Fanny Brice may sing the song but it is Sheridan Smith who is the greatest star, leading a long overdue, sassy revival of Broadway classic Funny Girl.
Selling out a 15-week season in a matter of hours, the production announced a transfer to the West End’s Savoy Theatre before opening night. Not seen or heard on the professional stage for some 50 years, the show has the distinct advantage of a catalogue full of hits, kept alive by the 1968 movie. The new staging also benefits from an update to the book by Broadway magician Harvey Fierstein, who respectfully maintains the integrity and spirit of the original rather than parading a series of broad one-liners.
In line with the structure of a memory play about the theatre, designer Michael Pavelka fashions furniture out of various trunks and trestle tables. A rear backdrop shows a grand sweeping auditorium and footlights. Additional scenic elements appear, as the memories unfold, as hazy mirages in the antiqued mirror stage legs.
Matthew Wright’s costumes chart Fanny’s rise from floppy bloomers to plush furs, all the while maintaining her celebrated shapeless form. Wigs also aid the distinction between Fanny and the traditionally “beautiful” chorus girls by having the six ladies of the chorus appear very close to identical.
Smith gives a plucky, supremely endearing performance as Fanny, gently coaxing the audience into her palm and then not letting go for the duration. Smith’s singing style is gently quirky and characterful, sufficiently different in sound to her famous counterpart so as to avoid any comparison.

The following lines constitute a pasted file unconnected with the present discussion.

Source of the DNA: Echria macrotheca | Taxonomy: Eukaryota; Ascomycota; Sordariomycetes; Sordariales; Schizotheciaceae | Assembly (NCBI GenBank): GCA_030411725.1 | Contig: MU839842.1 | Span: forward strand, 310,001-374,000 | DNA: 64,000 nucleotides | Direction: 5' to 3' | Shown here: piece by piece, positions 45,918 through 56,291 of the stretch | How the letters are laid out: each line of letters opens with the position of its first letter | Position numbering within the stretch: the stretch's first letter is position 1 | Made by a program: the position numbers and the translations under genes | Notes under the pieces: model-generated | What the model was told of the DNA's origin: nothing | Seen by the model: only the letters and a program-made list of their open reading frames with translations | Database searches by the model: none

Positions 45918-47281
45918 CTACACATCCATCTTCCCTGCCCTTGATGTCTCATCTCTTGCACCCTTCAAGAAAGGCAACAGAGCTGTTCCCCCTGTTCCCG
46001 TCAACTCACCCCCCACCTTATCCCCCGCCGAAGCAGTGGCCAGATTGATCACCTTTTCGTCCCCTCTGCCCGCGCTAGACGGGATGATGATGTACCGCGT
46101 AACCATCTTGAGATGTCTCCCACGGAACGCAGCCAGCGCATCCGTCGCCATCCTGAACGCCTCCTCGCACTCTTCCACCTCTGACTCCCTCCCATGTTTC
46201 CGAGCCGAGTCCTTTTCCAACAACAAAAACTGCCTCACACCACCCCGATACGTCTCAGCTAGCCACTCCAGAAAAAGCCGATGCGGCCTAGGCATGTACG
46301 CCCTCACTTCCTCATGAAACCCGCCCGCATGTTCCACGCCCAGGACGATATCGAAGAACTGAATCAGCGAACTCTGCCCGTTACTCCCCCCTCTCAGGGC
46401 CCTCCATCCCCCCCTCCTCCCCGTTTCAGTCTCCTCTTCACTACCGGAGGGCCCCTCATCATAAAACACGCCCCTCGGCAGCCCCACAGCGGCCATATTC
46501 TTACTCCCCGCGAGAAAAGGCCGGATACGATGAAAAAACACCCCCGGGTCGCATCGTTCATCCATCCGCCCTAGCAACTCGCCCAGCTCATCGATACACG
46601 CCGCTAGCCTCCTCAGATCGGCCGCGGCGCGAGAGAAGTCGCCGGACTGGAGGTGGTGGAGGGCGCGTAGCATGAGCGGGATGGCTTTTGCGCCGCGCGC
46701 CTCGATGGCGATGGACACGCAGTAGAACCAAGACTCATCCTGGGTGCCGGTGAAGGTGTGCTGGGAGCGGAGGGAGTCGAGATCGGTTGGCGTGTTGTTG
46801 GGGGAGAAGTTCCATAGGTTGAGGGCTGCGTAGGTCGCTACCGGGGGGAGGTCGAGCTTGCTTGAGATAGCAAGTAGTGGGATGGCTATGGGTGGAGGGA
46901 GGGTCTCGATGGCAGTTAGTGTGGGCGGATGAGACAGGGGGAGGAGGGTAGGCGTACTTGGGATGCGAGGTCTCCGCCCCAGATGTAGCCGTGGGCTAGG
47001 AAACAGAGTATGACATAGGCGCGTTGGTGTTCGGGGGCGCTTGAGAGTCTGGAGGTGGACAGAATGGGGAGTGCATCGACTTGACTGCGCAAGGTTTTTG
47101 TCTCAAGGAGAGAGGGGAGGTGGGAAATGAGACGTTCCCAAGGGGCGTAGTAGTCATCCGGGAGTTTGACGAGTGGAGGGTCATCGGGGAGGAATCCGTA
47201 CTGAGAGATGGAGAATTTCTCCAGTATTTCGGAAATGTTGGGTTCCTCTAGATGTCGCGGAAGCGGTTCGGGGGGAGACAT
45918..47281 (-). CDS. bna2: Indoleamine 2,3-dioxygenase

The definition of tall, dark and handsome, Darius Campbell has the sexy smoky voice to match his smouldering looks. Despite his height and vocal power, Campbell still conveys an underlying insecurity in Nick Arnstein’s pursuit of Fanny, allowing the character’s doubt to gradually rise up and strangle him.
Smith and Campbell enjoy lovelychemistry, and when they sing nifty duet “You are Woman, I am Man,” it is music theatre heaven.
Another dose of heaven, as if the entire show is not a pure dream, comes in act two charmer “Who Taught Her Everything She Knows?” Joel Montague delivers extraordinary dance steps as hoofer Eddie. Marilyn Cutts beams with down to earth humanity and theatrical class as Fanny’s devoted mother Rose Brice.
Director Michael Mayer respects the old world charm while adding more than a dash of modern flow and zip, staging filmic, even abstract, dissolves between and within scenes, and streamlining montages upon a pair of travelators.
Choreographer Lynne Page provides a witty nod to the era, allowing the dancers to perform the necessarily hokey steps with a knowing wink. The proliferation of tap steps is wonderful, and Smith does a shuffle-ball-change with the very best of them.
While the movie was edited into a bit of a one-woman show, the musical, while clearly a star vehicle, features a colourful supporting cast of Fanny’s friends and family. As performed by the talented company, the stage fairly glows with affectionate warmth
Back in Henry Street, strong support comes from Valda Aviks as Mrs Meeker and the veritable Gay Soper as Mrs Strakosh.
Richard Brooker’s sound design has a wonderfully natural sound for the modest-sized auditorium, and balance with the band of ten musicians is excellent.
Buy a ticket to Funny Girl at the Savoy while some seats still remain.
Funny Girl plays at Menier Chocolate Factory, London until 5 March 2016 before transferring to Savoy Theatre, London.
Funny Girl was reviewed at Menier Chocolate Factory, London 3.30pm Saturday 16 January 2016.
Photos: Marc Brenner
Categories: Music Theatre, Reviews, West End
I though the performances were flat and lifeless . I was pretty disappointed having it been my FIRST London performance . I thought the two leads were miscast , the was zero chemistry between them from where i was sitting . The older women back at the house were wonderful and it helped save the show for me .